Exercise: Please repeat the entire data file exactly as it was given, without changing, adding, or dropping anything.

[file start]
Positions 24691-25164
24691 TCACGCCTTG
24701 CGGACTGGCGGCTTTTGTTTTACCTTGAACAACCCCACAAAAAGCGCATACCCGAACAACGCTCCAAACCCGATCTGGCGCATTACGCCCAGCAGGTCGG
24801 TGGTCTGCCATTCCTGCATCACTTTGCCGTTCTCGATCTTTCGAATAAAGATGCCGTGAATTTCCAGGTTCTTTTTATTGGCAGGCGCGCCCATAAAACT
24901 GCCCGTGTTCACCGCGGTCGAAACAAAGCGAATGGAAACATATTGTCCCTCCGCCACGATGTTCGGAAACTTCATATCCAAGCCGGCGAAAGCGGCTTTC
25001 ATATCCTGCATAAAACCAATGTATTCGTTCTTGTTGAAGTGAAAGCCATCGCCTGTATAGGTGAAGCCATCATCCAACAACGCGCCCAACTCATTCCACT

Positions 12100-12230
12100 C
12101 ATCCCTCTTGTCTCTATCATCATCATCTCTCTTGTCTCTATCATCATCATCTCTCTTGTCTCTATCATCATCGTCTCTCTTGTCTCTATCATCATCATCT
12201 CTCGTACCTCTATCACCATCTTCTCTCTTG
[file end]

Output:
Positions 24691-25164
24691 TCACGCCTTG
24701 CGGACTGGCGGCTTTTGTTTTACCTTGAACAACCCCACAAAAAGCGCATACCCGAACAACGCTCCAAACCCGATCTGGCGCATTACGCCCAGCAGGTCGG
24801 TGGTCTGCCATTCCTGCATCACTTTGCCGTTCTCGATCTTTCGAATAAAGATGCCGTGAATTTCCAGGTTCTTTTTATTGGCAGGCGCGCCCATAAAACT
24901 GCCCGTGTTCACCGCGGTCGAAACAAAGCGAATGGAAACATATTGTCCCTCCGCCACGATGTTCGGAAACTTCATATCCAAGCCGGCGAAAGCGGCTTTC
25001 ATATCCTGCATAAAACCAATGTATTCGTTCTTGTTGAAGTGAAAGCCATCGCCTGTATAGGTGAAGCCATCATCCAACAACGCGCCCAACTCATTCCACT

Positions 12100-12230
12100 C
12101 ATCCCTCTTGTCTCTATCATCATCATCTCTCTTGTCTCTATCATCATCATCTCTCTTGTCTCTATCATCATCGTCTCTCTTGTCTCTATCATCATCATCT
12201 CTCGTACCTCTATCACCATCTTCTCTCTTG